Social Media As Weed Wacker!

313768_gardener_toolOkay, so you got this pile of business cards.

Or you have a long list from your boss. Perhaps you are looking at the white pages.

Whatever form your list of prospects takes, you probably need to winnow that list down to the truly viable leads – the more qualified prospects.

But how?

Did you know that social media can be the weed wacker you need to cut through all the weeds – and allow you to narrow your focus build a list of the right prospects?

I was having coffee with friend Ron Davis a while back. He’s the one who put this concept of social media as a weed wacker into my head.

Here’s the scenario we talked about:

You identify a new prospect. You begin calling this person in the hopes that you can secure an audience to talk about your product or service.

You keep calling this prospect. Again and again. Finally, the prospect agrees to see you. Why? Who knows? You really haven’t spoken with this person yet.

So, you get in the car, drive half way across the state to visit with this prospect. After waiting for 30 minutes past the appointment time and after drinking a cup of lukewarm coffee made hours earlier, you finally get to sit down with your prospect.

And within seconds, you know he has ZERO interest in what you have to offer. You think to yourself, this guy took the meeting just to get me to stop calling…


Happens every day. It has happened to me. It has probably happened to you. How do you make it stop?

Bring out the weed wacker!

What if you could engage these same prospects through social media? Either by following them on Twitter, friending them on Facebook, following their blog, or connecting with them on LinkedIn?

Think of all the information you could gather by following them on these tools. Just by observing them, you could gain insights into their business, learn about their struggles, and through these observations – begin to see how you can position your product or service.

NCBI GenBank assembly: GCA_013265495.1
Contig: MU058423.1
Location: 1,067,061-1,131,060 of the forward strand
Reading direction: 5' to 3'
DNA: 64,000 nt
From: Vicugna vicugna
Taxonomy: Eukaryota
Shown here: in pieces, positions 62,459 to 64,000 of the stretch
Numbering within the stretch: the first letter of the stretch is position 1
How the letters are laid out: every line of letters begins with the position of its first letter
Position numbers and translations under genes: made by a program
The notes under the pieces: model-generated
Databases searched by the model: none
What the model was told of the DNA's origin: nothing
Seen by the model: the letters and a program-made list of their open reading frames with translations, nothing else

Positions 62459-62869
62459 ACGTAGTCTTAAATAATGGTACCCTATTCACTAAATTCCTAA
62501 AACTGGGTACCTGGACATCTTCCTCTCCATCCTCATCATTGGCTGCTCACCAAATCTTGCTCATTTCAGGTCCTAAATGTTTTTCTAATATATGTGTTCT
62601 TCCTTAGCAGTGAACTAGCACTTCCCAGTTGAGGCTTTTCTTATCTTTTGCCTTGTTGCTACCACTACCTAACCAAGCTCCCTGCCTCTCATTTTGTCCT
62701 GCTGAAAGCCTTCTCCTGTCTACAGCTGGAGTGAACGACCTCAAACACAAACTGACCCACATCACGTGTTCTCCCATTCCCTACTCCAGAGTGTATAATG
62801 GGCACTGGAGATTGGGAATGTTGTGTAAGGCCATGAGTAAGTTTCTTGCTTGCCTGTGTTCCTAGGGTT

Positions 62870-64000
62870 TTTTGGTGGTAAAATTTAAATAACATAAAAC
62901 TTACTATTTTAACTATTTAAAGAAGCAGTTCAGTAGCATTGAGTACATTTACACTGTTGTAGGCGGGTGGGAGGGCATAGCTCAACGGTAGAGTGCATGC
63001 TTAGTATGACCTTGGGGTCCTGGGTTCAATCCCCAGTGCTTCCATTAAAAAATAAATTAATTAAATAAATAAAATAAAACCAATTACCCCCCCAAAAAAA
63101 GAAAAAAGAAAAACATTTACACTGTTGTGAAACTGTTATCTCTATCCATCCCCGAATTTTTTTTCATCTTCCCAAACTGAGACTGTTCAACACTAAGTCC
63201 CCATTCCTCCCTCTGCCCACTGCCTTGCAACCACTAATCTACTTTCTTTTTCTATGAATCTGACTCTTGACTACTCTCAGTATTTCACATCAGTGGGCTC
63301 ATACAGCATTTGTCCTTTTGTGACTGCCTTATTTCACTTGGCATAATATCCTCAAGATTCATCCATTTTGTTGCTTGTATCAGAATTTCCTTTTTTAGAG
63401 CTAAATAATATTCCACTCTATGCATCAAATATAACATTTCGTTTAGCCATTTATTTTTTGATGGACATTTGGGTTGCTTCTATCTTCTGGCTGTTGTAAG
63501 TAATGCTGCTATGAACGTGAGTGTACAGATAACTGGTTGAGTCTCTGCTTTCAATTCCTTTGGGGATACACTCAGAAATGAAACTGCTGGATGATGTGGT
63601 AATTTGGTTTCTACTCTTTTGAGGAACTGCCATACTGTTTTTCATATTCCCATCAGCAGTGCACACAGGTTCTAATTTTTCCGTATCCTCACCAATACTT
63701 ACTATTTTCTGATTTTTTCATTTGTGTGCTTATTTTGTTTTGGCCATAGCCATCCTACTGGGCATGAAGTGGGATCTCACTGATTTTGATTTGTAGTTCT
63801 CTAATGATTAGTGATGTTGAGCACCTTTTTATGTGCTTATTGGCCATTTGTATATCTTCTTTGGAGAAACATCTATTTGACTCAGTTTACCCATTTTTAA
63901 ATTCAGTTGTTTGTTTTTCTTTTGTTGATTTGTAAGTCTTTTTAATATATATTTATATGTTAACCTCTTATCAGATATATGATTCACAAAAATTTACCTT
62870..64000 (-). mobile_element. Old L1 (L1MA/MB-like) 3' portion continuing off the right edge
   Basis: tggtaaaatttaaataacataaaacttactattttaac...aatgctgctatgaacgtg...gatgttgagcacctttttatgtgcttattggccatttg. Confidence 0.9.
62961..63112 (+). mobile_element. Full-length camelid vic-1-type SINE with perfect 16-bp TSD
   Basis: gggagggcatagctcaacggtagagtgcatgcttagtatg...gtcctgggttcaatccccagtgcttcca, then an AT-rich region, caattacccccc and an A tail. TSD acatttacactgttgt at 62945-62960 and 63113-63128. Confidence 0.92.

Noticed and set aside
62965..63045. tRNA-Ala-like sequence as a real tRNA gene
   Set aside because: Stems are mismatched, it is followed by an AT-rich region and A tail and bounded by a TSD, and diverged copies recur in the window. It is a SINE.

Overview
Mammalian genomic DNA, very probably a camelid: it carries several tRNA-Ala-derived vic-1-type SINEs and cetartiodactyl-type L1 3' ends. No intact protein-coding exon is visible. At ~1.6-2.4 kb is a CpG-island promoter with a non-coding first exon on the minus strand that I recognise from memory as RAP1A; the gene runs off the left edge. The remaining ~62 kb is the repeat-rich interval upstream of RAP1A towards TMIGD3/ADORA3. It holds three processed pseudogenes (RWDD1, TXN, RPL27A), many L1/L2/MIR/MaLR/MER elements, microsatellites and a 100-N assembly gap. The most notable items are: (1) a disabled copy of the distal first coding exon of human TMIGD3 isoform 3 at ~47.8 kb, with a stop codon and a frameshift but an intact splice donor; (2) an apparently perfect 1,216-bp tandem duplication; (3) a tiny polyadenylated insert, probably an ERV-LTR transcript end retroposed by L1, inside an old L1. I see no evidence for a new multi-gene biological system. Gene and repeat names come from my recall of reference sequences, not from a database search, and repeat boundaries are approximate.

And taking it a step further, if you engage in actual e-dialog with this prospect, you begin to establish a relationship.  You begin to discuss and debate potential solutions and ideas on how that prospect could improve their business.

In this exchange, you aren’t selling your solution. You are being helpful and giving value. And over time, this prospect comes to trust you.

What will result from this exchange is the understanding that the two of you should meet. And when that meeting finally takes place, there is no awkwardness. A rapport is already developed. A trust is implicit. You can get right to the point and see if there is benefit from a more formal relationship between the two organizations.


Or as a result of your social media interaction, you will learn that this prospect isn’t a qualified prospect for you, someone who you cannot serve. Or more to the point, someone who just isn’t interested in what you have to offer. This saves you that long road trip, wasted time in the waiting room, and that bad coffee.

Social media can act as a weed wacker to remove the weeds from your garden. It can help shed light on the good prospects, the people who come to see value in what you do, and who you can serve and help.

This takes too much time, you might ask? So does wasting the day driving to and visiting with a prospect who has no interest in what you sell.

Social media, and all the tools of Web 2.0, are designed to foster better communication, stronger relationships, and two-way conversation. Use the tools as they are designed to help you weed out the bad prospects from your list.

[As originally written for GrowthANSWERS‘ eMerge! e-newsletter]

  • chadrothschild


    Great point. TIme is the one asset you cant get back. I would hate to admit that I have driven to prospects that had no intention of buying from me, but that is the truth too often. Social Media is a great way to engage your audience internally and externally. A great way to market your services and show your true value. By engaging you help put down the normal barriers and obstacles.

    Here is some more ways you can engage your audience

    Chad Rothschild

  • Heather Rast

    Hey there! Fun analogy. I’m generally always interested in being as efficient and effective at anything I endeavor to do, so I’m on board with your idea conceptually right off the bat. And as someone who embraces social media and networks, I know first hand how joining the fray can create genuine opportunities for people to learn, grow, and share. I think there’s real merit to your suggestion that social media can serve as a common ground for connecting with like-minded folks and potentially building relationships.

    Discounting spam-Twitterers and those “Click My Junk-ers” who are full of self-promotion, I’d say there’s more to be gained by including socmed into your prospecting strategy than lost. Not to even mention the possible benefits gained from general awareness, thought leadership (if intentional, planned), etc.

    Thanks! H